The Nuclear Regulatory Commission is investigating why its staff gave contradictory dates on when it discovered that the North Anna nuclear plant in Louisa, Va., was being built on a geologic fault.

Virginia Electric and Power Co. maintains that it "promptly notified" the commission on May 17, 1973, that there was an inactive fault under the plant, which began supplying electricity this month.

But in Senate testimony last fall an NRC official testified that the agency did not learn of the fault until its staff made an inspection of the Vepco site June 18, 1973, a month later.

After that testimony Sen. Gary W. Hart (D. Colo.), chairman of the nuclear regulation subcommittee, accused Edson G. Case, who gave the June 18 date of "a serious misrepresentation of the facts."

More recently NRC Chairman Joseph M. Hendrie wrote Hart that "I cannot conclusively establish a date when the commission was informed" of the fault.

The question of the dates is crucial, according to critics of the Vepco plant, because a federal licensing board was holding hearings on proposed plant construction between the May 17 and June 18, 1973. If the staff knew about the fault at the earlier date, then the Atomic Safety and Licensing Board should have been told, the critics say.

The existence of the fault has embroiled Vepco, its North Anna plant and the NRC in controversy for more than five years.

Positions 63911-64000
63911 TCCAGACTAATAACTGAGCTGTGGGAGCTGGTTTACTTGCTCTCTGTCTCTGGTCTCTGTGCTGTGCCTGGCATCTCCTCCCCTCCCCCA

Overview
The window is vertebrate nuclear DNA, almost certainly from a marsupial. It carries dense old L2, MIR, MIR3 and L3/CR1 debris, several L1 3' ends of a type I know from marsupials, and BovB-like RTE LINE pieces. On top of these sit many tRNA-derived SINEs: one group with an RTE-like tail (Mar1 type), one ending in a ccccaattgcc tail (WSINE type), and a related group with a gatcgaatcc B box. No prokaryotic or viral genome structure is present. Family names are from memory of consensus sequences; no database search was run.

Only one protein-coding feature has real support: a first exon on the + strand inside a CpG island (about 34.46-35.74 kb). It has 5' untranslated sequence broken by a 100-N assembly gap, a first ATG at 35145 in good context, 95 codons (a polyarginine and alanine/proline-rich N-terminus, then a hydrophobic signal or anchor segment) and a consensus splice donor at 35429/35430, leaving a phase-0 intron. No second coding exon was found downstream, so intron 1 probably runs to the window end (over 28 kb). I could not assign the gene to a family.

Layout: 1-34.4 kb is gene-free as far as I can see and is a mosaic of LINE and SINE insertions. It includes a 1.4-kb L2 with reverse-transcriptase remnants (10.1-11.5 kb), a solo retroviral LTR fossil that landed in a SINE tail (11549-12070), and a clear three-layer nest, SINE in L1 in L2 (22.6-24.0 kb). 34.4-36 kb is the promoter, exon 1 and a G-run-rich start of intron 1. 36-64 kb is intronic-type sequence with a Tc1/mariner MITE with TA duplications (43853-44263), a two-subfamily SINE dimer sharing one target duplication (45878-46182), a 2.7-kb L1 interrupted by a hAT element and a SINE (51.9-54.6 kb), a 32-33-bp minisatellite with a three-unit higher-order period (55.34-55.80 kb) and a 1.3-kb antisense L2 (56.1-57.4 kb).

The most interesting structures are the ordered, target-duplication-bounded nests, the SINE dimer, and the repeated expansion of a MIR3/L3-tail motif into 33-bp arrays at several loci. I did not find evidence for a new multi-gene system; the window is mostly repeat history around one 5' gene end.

Vepco was fined $60,000 by the commission in 1976 for making allegedly false statements about the fault. The North Anna Environmental Coalition, which led opposition to construction of the plant, has accused the NRC of withholding information that could have stopped construction of two additional units.

"The date when the NRC found out about the fault is not in itself significant," June Allen, who heads the coalition, said. "What is significant is why they (NRC staff) are working so hard to change the date."

The NRC spokesman declined to give any details on what the agency's investigation included, saying: "Its purpose is to get to the bottom of what happened and when."

A spokesman for Hart's subcommittee said: "We're not satisfied that these peopld (NRC staff) are sufficiently clear so we can drop the matter."